Young Victorian footballers Nia Stamatopoulos and Paige Zois are about to take giant strides in their journey towards achieving their dreams of becoming fully fledged Matildas. Later this month, each of the young players will step out onto a football pitch in Bishkek, the capital of the remote Central Asian country of Kyrgyzstan, wearing a Junior Matildas shirt. Their mission will be to help the Junior Matildas win their group against the likes of Palestine, Indonesia, Kyrgyz Republic and Chinese Tapei and thus qualify for the 2019 AFC U 16 Women’s Championship in Thailand.

Both players earned themselves a place in the 23 player Junior Matildas squad after proving themselves at two recent national training camps. Fifteen year old midfielder Stamatopoulos learnt of her selection through email early in the week.

“It was just crazy from them on,” she told Neos Kosmos.

“I was just so speechless, just so honoured to have this opportunity. Everyone is just so happy. All the support and all the messages have been amazing.”

Stamatopoulos says she doesn’t know much about Kyrgyzstan but intends to find out more in the lead up to the trip.

She may not know much about the country where she’ll make her Junior Matildas debut, but she is already focused on the job ahead.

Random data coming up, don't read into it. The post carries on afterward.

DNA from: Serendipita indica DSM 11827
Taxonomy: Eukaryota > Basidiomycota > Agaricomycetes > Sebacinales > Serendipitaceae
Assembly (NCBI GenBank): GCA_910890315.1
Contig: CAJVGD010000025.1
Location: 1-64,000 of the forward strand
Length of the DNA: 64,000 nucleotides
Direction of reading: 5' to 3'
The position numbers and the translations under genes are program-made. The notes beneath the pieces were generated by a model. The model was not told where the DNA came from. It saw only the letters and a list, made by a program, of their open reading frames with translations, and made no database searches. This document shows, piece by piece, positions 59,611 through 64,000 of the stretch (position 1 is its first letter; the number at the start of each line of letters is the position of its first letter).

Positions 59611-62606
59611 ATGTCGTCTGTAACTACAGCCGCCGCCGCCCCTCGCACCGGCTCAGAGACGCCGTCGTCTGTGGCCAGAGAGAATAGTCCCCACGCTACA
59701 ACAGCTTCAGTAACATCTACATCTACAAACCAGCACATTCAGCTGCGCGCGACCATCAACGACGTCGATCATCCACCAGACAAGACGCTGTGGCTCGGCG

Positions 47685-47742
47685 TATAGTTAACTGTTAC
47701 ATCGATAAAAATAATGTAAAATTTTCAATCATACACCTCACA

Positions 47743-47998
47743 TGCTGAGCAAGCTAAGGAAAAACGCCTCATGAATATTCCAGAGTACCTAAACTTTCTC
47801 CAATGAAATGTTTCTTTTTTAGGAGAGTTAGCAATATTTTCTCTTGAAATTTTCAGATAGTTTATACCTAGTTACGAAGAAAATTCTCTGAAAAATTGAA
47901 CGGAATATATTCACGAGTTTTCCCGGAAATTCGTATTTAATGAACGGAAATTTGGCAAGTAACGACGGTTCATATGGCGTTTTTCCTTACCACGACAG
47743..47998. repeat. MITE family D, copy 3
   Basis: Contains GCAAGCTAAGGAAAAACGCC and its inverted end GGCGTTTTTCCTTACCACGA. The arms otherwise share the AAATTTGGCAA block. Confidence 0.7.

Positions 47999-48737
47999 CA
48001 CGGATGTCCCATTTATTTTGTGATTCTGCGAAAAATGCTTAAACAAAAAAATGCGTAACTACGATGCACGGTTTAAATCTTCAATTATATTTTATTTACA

“Obviously we know what we’re there for, what we’re competing for. But personally for me, I can’t really think about that [pressure] all too much. I’ve just got to focus on my game and how I can make an influence on the team and how we as a team can perform well and do what we need to do to get at the top,” she says.

Whilst she agrees that the expectations on the players’ performance is higher in the national training camps, Stamatopoulos says that it is “a great group of girls. Getting to know them has made me feel more comfortable and friendly.”

Nia’s father, Peter Stamatopoulos, believes that his daughter’s selection in the Junior Matildas squad and her experience in the training camps, has spurred her on even further to develop as a footballer. Not bad for someone who initially preferred basketball but converted to soccer, with the encouragement of her brother, Arthur.

“The fact that they’ve acknowledged that she’s good enough to play at that level is amazing,” Peter says of his daughter’s selection.

“That has now motivated her even more to train harder and become better. She doesn’t want this to end now. She’s getting a taste of it and she loves it.”

Another indication of Nia’s determination to devote herself to football and improve her game, was her decision to switch schools this year. After receiving an invitation, Nia decided to change schools to Maribynong Secondary College, which has an integrated Football program.

“It’s a new program started this year,” Nia says.

“It’s so good. I train four times a week. So I have to wake up early. There’s also an Athlete Development Program- a gym program.”

Whilst Kyrgyzstan beckons in the immediate future, Nia hopes that one day she can have a career in the field of Sports Science as well as a career as a professional footballer.